How Is Alcohol Poisoning Treated
If a person is brought into the hospital via ambulance, they will more than likely be brought to the emergency room, where they will take all necessary precautions. The staff will monitor a person’s vital signs after an alcohol overdose, but sometimes this isn’t enough for complete treatment and further measures must be taken.
Typically, medical professionals will insert a tube into a patient’s throat and down the windpipe to open their airway. In order to keep them from urinating freely, they will also need to insert a catheter into the bladder. To keep a person hydrated, and ensure that their vitamin levels are at a healthy level, a person will also need to be hooked up to an intravenous drip (or IV).
How Long Does Alcohol Poisoning Last?
A person’s body can metabolize about 1 standard drink per hour, but alcohol poisoning is a result of drinking excessive amounts of alcohol. The duration of alcohol poisoning usually varies, and it depends on the severity of and the amount of alcohol in a person’s system and also a person’s metabolism. Sometimes, a person will be hooked up to what is known as a gastric lavage (or stomach pump) which can remove a substantial amount of alcohol much faster than it’s normally digested. Depending on all factors such as further injuries and complications, usually a person will be released from a hospital the next day after being brought in for alcohol poisoning.
Finding Treatment For Alcohol Use Disorder And Alcoholism
It’s important to remember that alcohol abuse and binge drinking can lead to more problems than just alcohol poisoning. It can lead to alcohol dependence, alcoholism, injuries, kidney problems, liver problems, brain problems, automobile deaths, loss of job, being kicked out of school, failed relationships, dual diagnosis, or wet brain. Recovery doesn’t stop when you leave the hospital for alcohol poisoning treatment—sometimes that’s only the beginning, and detoxification and inpatient treatment need to be the best next step. It all starts with admitting that you have a problem.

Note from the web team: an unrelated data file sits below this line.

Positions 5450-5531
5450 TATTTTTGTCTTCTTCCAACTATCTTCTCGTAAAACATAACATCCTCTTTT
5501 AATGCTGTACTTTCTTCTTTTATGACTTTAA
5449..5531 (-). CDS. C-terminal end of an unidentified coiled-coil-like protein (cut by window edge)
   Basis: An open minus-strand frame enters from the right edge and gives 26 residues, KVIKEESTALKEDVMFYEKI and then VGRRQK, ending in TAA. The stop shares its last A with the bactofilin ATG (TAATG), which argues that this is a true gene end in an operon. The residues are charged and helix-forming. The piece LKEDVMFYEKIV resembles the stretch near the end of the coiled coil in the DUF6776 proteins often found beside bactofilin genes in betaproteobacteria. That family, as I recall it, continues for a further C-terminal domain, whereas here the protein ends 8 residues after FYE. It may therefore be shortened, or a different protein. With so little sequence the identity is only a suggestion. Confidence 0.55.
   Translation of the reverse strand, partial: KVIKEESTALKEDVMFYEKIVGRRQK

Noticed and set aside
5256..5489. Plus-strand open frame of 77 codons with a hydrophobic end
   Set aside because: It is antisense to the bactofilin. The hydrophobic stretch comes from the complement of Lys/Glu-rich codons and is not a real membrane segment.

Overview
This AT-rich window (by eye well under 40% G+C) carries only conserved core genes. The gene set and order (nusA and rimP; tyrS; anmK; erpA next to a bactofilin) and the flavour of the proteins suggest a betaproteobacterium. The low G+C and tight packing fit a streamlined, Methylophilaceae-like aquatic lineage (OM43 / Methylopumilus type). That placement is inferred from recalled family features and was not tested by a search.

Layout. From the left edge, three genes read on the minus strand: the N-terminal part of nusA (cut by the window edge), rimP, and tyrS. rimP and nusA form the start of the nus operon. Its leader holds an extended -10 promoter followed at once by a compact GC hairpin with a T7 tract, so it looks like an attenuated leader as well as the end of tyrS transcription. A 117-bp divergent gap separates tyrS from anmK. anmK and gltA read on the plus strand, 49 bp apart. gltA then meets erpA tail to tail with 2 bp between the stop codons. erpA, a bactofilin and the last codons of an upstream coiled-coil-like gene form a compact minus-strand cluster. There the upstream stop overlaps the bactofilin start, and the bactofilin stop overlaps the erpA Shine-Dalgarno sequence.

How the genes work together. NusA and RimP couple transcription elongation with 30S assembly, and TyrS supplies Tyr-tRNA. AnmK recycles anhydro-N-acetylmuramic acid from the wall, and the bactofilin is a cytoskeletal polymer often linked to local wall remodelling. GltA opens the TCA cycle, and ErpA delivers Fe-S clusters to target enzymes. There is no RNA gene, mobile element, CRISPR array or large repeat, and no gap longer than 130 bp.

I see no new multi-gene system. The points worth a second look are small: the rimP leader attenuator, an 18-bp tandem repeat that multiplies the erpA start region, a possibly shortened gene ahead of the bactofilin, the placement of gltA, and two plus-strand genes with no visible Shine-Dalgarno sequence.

If you’re concerned about alcohol poisoning and ready to quit alcohol, for the sake of someone you love or for yourself, and you would like to learn more. Contact Us today at 1-877-958-9345 to speak to one of our understanding professionals. We can help you get the treatment you need!
For More Information Related to “What Are The Symptoms of Alcohol Poisoning?” Be Sure To Check Out These Additional Resources From DrugRehab.org:
- What is Alcoholic Hepatitis?
- Alcohol Rehab Centers and Treatment Programs For Alcoholism
- Understanding Alcohol Addiction
- Alcohol Effects – What Happens To Your Body
- Alcohol Addiction Quiz
Center for Disease Control and Prevention – Fact Sheets – Underage Drinking
Center for Disease Control and Prevention – Alcohol Poisoning Deaths
Medicine Net – Medical Definition of Alcohol Poisoning
National Council on Alcoholism and Drug Dependence – Alcohol Poisoning: A Medical Emergency
National Institute on Alcohol Abuse and Alcoholism – Alcohol Overdose: The Dangers of Drinking Too Much